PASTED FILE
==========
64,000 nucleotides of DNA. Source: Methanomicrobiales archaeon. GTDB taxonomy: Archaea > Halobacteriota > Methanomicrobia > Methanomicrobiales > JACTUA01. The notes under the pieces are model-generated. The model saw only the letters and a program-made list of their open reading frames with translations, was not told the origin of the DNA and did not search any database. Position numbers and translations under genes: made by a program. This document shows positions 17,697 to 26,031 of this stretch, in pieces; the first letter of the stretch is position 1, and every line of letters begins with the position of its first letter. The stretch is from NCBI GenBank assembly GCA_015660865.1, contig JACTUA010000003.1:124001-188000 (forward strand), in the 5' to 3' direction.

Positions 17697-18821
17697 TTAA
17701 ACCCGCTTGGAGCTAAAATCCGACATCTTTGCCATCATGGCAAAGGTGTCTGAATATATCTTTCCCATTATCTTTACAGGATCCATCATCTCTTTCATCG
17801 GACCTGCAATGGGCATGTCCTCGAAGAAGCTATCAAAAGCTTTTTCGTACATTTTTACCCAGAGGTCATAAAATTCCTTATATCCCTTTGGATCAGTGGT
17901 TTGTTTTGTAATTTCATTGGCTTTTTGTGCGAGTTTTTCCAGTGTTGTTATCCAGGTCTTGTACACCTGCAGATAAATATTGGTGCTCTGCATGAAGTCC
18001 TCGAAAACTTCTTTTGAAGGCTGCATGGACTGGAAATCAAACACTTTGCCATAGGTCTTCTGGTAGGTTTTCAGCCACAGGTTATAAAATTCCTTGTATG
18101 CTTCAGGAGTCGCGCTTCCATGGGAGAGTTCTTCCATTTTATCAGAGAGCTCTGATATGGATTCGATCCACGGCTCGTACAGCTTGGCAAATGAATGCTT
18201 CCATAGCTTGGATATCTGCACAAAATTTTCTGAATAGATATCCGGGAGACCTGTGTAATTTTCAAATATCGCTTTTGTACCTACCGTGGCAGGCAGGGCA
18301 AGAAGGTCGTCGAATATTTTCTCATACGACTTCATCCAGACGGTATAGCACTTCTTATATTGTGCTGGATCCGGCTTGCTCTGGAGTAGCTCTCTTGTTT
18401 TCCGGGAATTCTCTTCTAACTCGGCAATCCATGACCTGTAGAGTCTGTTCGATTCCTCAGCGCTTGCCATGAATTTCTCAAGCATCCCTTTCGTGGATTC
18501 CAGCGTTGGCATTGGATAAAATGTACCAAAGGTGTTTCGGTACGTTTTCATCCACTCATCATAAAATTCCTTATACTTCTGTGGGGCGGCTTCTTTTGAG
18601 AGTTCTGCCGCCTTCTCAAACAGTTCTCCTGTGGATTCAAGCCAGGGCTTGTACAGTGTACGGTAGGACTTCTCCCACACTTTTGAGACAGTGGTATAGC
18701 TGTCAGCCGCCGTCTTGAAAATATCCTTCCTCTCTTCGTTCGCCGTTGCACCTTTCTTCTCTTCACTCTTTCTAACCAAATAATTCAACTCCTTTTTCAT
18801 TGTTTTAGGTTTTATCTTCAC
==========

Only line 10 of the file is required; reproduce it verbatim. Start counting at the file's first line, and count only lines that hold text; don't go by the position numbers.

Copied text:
18301 AGAAGGTCGTCGAATATTTTCTCATACGACTTCATCCAGACGGTATAGCACTTCTTATATTGTGCTGGATCCGGCTTGCTCTGGAGTAGCTCTCTTGTTT